Mold is not a problem you want to deal with and fix later on,. Try as you may, once you get it there, you’ll probably be very unlikely to get rid of it. … The goal is to be able to build a home that is mold and moisture free.
If that can be done, insurance companies will be willing to offer mold coverage on the property and lenders might offer a slightly better financing rate, Perry says. “If that is the case and we can make it cost-neutral to the homeowner, that would be a wonderful thing,” he adds.
Stay away from standard drywall (aka gypsum board, sheetrock). Toxic mold loves this stuff. Focus on eliminating mold’s food source by using paperless wall board, (Georgia-Pacific’s DensArmor Plus), and CertainTeed’s Optima non-organic insulation, in the walls and its DryRight insulation in the ceiling cavities. The drywall needs to be installed with inorganic glues and tapes. WallSpan No Mold Joint Tape is a great complement to a moisture-resistant drywall installation. Like the ToughRock Mold-Guard drywall, this product is easily identifiable on the shelf because of its green color. The joint tape features a self-adhesive and is easy to apply to drywall joints in preparation for the joint compound.Plus, the insulation is covered with a permeable vapor barrier that allows for air exchange in cold, dry weather, but prevents humid air exchange on hot, muggy days.
A major issue for building a mold-free house is convincing builders to use a different process or material than the ones they’ve used for years – or one that costs a little more. The difference in cost to use paperless drywall is probably less than a faucet and couple lights over the vanity in the bathroom. People will say it’s double the cost of regular drywall, but the overall cost of drywall in a house is half a percent of the total cost. In a $250,000 house, that’s $1,250. Many people spend $3,000 on a vanity top. Would you rather have a mold-free house or a different vanity top?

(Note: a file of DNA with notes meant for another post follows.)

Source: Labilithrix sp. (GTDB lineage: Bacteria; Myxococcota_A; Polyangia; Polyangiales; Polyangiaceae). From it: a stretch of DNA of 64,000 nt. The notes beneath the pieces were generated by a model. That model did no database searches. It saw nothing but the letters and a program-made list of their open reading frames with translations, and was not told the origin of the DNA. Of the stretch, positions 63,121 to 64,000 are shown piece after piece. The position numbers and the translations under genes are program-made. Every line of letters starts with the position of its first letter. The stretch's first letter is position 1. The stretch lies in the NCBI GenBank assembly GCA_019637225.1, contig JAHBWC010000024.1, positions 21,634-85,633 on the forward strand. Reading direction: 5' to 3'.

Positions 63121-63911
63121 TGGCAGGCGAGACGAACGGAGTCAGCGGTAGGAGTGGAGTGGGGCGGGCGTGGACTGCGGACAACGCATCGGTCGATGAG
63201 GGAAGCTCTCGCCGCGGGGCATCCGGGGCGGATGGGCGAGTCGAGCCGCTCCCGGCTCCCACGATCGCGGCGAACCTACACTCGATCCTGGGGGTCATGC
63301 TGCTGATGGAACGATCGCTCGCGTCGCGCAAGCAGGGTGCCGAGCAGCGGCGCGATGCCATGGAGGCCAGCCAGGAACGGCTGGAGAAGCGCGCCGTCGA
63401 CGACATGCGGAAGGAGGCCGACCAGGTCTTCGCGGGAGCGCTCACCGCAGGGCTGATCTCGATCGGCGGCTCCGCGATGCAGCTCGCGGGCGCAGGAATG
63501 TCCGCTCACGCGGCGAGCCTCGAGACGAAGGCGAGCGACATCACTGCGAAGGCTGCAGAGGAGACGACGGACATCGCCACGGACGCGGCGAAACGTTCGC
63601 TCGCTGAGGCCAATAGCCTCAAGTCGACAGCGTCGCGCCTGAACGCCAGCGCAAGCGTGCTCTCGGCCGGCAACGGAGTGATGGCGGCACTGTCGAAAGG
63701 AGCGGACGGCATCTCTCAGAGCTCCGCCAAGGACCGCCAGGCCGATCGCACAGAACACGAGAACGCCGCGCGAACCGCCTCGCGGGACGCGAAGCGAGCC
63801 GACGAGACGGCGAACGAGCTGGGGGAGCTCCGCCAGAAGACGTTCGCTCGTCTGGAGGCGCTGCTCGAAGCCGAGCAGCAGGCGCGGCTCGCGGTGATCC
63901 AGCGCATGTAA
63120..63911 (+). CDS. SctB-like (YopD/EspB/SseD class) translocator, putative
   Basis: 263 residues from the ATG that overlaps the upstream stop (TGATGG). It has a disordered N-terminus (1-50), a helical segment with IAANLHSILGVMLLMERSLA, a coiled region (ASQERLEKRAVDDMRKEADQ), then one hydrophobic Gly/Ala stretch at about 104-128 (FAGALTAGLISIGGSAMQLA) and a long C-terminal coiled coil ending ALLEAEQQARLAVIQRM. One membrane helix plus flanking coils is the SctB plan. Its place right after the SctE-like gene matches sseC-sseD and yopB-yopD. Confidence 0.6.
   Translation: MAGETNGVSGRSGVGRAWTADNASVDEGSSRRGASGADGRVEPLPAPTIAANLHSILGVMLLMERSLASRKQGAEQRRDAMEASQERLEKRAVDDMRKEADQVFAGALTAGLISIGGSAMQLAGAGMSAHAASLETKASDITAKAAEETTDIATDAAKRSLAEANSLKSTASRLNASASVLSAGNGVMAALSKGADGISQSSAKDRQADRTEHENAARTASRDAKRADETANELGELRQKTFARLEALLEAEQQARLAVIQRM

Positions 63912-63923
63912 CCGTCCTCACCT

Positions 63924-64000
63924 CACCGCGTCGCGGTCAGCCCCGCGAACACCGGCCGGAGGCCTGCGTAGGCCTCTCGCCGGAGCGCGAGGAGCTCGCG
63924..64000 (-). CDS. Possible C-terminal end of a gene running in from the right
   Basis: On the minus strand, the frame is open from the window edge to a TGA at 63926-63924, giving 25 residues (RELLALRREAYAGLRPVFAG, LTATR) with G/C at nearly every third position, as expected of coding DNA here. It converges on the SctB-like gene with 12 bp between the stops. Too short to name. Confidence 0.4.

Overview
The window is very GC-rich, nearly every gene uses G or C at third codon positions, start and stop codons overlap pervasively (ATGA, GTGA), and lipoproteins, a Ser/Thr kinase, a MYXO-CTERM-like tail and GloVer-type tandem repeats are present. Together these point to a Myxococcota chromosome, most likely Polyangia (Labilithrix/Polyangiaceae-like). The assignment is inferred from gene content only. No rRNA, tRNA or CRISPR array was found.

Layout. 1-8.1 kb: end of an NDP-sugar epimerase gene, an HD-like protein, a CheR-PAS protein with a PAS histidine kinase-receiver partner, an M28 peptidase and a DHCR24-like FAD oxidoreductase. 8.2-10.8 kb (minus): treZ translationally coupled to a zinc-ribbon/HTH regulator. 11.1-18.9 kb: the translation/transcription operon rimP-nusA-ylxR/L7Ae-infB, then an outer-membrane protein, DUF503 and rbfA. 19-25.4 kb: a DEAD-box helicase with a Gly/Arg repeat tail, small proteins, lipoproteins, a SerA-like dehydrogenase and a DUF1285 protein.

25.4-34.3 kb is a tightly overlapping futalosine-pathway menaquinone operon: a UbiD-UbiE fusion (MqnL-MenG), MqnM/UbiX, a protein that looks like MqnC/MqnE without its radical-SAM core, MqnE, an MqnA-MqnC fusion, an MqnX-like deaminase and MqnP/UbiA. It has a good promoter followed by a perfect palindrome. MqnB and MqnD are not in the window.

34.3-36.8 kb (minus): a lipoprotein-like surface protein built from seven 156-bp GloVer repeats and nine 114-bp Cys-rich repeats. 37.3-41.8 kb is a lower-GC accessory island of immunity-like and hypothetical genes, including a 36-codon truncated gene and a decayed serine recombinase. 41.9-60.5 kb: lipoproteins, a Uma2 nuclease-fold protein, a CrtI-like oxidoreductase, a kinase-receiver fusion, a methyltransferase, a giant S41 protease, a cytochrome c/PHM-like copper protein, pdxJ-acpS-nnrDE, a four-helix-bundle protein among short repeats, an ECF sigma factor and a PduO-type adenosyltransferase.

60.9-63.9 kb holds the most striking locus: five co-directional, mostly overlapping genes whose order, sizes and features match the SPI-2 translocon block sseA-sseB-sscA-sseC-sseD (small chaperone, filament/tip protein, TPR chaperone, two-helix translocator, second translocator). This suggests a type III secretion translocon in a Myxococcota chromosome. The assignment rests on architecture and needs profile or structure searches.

In addition to the drywall, all the wooden structures of the house should be coated in a permanent anti-microbial spray. We suggest one developed by American Mold Guard but others are also available for protection against mildew.
Avoid ductwork for heating, ventilation, and air Cconditioning (HVAC). Dust can collect in ductwork, which mold can grow on. You can’t see what is going on in ducts. In order to avoid having ductwork in a house, you would have to use radiant in-floor heating, probably. And you may need to use more than one wall or window-mounted air conditioner. Probably small houses with open floor plans would work best with a ductwork-free design.
Ventilation is critical. Many of the latest and greatest home building ideas are extremely air-tight, for energy efficiency. So most modern homes have a heat recovery ventilator. It brings in fresh air without losing so much of the heat/coolness that is desired in the house. You might consider getting a larger one than is needed for the size of the house, or having more than one.
When building a slab foundation, insulating the slab would prevent the floors from becoming damp and clammy in the summertime.
No chip board, plywood, oriented strand board, or other composite wood products made with a lot of glue and formaldehyde. Most of us have chemical sensitivities. I’m trying to find products that don’t off-gas a lot. Plus cellulose in general is food for toxic mold.